Monday, July 14, 2014

Have a safe day!

Monday, July 14

8:30 a.m.-5:15 p.m.
ICFA Workshop on High Order Modes in Superconducting Cavities - One West
Register in person
Registration fee: $169


3:30 p.m.

4 p.m.
All Experimenters' Meeting - Curia II

Tuesday, July 15

8:30 a.m.-6 p.m.
ICFA Workshop on High Order Modes in Superconducting Cavities - One West
Register in person
Registration fee: $169

Undergraduate Lecture Series - Curia II
Speaker: Don Lincoln, Fermilab
Title: The Higgs Boson and the LHC

3:30 p.m.


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Wilson Hall Cafe

Monday, July 14

- Breakfast: blueberry crepes
- Breakfast: sausage, egg and cheese croissant
- Philly-style cheesesteak with peppers
- Smart cuisine: chicken creole
- Blackened salmon
- Spicy Asian chicken wrap
- Stir fry sensations
- Corn chowder
- Texas-style chili
- Assorted pizza by the slice

Wilson Hall Cafe menu

Chez Leon

Wednesday, July 16
- Chipotle chicken taco salad
- Banana dulce de leche pie

Friday, July 18

Chez Leon menu
Call x3524 to make your reservation.


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From symmetry

U.S. reveals its next generation of dark matter experiments

Together, three experiments will search for a variety of types of dark matter particles. Photo: NASA

Two U.S. federal funding agencies announced [Friday] which experiments they will support in the next generation of the search for dark matter.

The Department of Energy and National Science Foundation will back the Super Cryogenic Dark Matter Search-SNOLAB, or SuperCDMS; the LUX-Zeplin experiment, or LZ; and the next iteration of the Axion Dark Matter eXperiment, ADMX-Gen2.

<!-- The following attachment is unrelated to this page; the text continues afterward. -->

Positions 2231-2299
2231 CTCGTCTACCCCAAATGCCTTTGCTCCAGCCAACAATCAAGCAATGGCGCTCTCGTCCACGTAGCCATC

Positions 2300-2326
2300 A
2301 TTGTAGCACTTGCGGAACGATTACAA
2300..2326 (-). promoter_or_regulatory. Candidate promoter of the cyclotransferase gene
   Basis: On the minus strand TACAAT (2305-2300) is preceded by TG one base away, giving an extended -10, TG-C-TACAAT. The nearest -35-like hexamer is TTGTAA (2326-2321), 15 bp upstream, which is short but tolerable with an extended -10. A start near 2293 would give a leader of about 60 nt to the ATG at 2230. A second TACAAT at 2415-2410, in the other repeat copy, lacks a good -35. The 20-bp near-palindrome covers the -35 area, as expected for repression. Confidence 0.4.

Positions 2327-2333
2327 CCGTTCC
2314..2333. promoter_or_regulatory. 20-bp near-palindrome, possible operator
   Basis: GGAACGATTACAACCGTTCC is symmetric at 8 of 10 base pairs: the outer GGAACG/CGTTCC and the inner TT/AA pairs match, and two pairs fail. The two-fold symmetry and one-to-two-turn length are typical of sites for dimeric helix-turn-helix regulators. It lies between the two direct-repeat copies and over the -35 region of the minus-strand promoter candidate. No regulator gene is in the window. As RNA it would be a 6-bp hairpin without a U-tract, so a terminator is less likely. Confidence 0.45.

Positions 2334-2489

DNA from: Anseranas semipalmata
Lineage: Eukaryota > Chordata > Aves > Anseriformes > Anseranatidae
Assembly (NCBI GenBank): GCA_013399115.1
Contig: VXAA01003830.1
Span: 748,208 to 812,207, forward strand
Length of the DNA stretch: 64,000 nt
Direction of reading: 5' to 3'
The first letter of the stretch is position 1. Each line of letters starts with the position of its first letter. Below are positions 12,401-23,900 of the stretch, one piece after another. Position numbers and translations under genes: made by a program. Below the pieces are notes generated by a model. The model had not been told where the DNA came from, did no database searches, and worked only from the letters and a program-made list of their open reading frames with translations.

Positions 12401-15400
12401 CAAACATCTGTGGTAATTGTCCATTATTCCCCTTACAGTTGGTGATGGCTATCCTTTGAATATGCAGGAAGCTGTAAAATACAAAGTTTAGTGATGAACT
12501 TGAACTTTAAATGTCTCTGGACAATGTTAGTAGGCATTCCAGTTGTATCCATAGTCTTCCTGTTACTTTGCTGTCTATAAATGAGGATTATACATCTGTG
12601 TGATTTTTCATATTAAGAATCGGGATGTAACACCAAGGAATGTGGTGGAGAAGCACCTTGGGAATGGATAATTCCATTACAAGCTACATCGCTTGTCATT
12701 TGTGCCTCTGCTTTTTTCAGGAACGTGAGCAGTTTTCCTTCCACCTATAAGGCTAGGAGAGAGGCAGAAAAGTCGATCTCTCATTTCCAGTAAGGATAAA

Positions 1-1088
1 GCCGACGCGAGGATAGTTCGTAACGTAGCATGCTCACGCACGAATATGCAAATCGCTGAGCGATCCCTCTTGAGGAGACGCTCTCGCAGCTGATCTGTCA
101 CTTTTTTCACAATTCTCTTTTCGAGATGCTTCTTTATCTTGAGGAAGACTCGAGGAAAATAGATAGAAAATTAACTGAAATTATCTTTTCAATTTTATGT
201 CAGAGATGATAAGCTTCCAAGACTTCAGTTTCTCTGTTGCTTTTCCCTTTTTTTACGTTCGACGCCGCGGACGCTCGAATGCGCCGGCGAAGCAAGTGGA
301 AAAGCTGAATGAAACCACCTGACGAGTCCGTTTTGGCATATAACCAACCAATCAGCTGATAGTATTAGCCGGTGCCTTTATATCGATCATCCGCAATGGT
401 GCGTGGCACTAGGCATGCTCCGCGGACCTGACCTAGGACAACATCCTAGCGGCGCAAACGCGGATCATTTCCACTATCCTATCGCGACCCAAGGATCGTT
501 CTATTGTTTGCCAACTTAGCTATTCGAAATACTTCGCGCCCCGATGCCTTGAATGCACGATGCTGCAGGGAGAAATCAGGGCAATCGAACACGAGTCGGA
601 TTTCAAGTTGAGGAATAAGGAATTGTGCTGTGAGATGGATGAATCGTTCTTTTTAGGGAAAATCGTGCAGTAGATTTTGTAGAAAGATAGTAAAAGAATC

"We wanted to pool limited resources to put together the most optimal unified national dark matter program we could create," says Michael Salamon, who manages DOE's dark matter program.

Second-generation dark matter experiments are defined as experiments that will be at least 10 times as sensitive as the current crop of dark matter detectors.

Program directors from the two federal funding agencies decided which experiments to pursue based on the advice of a panel of outside experts. Both agencies have committed to working to develop the new projects as expeditiously as possible, says Jim Whitmore, program director for particle astrophysics in the division of physics at NSF.

Physicists have seen plenty of evidence of the existence of dark matter through its strong gravitational influence, but they do not know what it looks like as individual particles. That's why the funding agencies put together a varied particle-hunting team.

Both LZ and SuperCDMS will look for a type of dark matter particles called WIMPs, or weakly interacting massive particles. ADMX-Gen2 will search for a different kind of dark matter particles called axions.

Read more

Kathryn Jepsen

In Brief

Office of Science Graduate Student Research Program - apply by Sept. 24

The DOE Office of Science is now accepting applications for its Graduate Student Research Program, or SCGSR.

The SCGSR program provides supplemental awards to outstanding U.S. graduate students to pursue part of their graduate thesis research at a DOE laboratory in several areas, including theoretical and computational research in high-energy physics and advanced technology research and development in high-energy physics.

Awardees conduct part of their thesis research in collaboration with a DOE laboratory scientist. The award period for the proposed research project may range from three months to one year.

Applications to the SCGSR program are due by Wednesday, Sept. 24. For more information, visit the SCGSR website.

In the News

Global cooperation is key to U.S. high-energy physics strategy

From Physics Today, July 2014

The High Energy Physics Advisory Panel (HEPAP) unanimously endorsed the Particle Physics Project Prioritization Panel (P5) report when it was released on 22 May. Now the U.S. particle-physics community hopes that NSF and the Department of Energy, the funding agencies that requested the 10-year prioritization strategy, can use the report to help stanch the decline in funding the field has suffered in recent years.

Read more

In the News

The quiet search for dark matter deep underground